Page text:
The safe - and constant - transmission of data is of the utmost importance in today's world. From board rooms to living rooms, fast, reliable and secure communications have a distinct effect on both our business and social lives.
The vast majority of our data and voice communication occurs via subsea fibre optic cables, and understanding how those cables are protected, and how they can be damaged, is critical for cable owners and installers alike.
Subsea cables are the safest, fastest and most reliable form of communication in the world. They rest on the ocean floor from the deepest to the shallowest locations - typically separated as far as possible but sometimes running uncomfortably close together and even criss-crossing.
In the cable routing and installation process, cable protection measures are an absolute priority, and cable installation experts will address any potential areas of risk during the earliest stages of cable planning.
All that said, cables do break. More often than not, cables are damaged, rather than broken, and most often by what the industry refers to as 'external aggression' - typically a ships' anchor or a fishing trawler that snags the cable and damages it. In this situation, cables may still be transmitting data traffic, but will experience a degradation in signal, requiring a repair to return the cable to full functionality.
Cable damage caused by external aggression will occur most often near the shore-end, in waters less than 150 metres deep. For that reason, cables need to be designed and built with additional protection closer to the shore.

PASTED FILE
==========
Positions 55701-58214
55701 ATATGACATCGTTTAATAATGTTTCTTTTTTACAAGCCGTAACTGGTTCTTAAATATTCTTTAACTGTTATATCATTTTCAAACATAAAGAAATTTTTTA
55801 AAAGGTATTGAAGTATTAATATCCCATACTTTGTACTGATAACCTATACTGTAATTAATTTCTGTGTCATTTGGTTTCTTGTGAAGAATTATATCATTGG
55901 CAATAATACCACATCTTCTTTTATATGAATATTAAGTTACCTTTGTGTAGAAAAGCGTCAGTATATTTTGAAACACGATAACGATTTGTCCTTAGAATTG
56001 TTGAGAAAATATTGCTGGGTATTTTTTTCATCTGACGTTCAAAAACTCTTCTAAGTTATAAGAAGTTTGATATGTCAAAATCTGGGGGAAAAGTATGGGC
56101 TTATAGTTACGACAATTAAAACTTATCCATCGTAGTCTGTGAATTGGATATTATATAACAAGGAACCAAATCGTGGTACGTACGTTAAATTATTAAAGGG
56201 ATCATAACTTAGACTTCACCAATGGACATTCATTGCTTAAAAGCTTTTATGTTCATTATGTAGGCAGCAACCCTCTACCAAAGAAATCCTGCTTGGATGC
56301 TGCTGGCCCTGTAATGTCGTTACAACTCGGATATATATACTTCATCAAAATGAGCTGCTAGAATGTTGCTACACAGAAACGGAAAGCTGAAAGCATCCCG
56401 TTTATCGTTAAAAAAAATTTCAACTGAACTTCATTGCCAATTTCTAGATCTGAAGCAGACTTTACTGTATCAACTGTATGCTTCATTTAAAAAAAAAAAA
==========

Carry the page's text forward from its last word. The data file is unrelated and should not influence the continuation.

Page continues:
The International Cable Protection Committee (ICPC) is an industry body that provides information for the common interest of all seabed users. The organisation promotes awareness of the strategic, economic and social benefits of submarine cables, especially the fishing industry to support awareness of cable locations and to help minimise cable damage.
In addition to the support provided by ICPC, companies that install and repair subsea cables, such as Global Marine Systems, will effect a comprehensive analysis of seabed conditions, fishing activity, existing cables in the vicinity, and other factors that can impact the long-term life of a cable. Ideal cable routing and potential protection techniques (cable armouring and cable burial, for example) are identified early in the process to even better reduce the risk of cable damage.
Global Marine Systems is a leading provider of engineering and underwater services, providing subsea cable installation, maintenance and burial services around the world. With a fleet of vessels and specialised subsea equipment, we carry a 160-year legacy in deep and shallow water cable operations.
For more information on subsea cable installation, maintenance and burial requirements, contact Global Marine Systems today at email@example.com.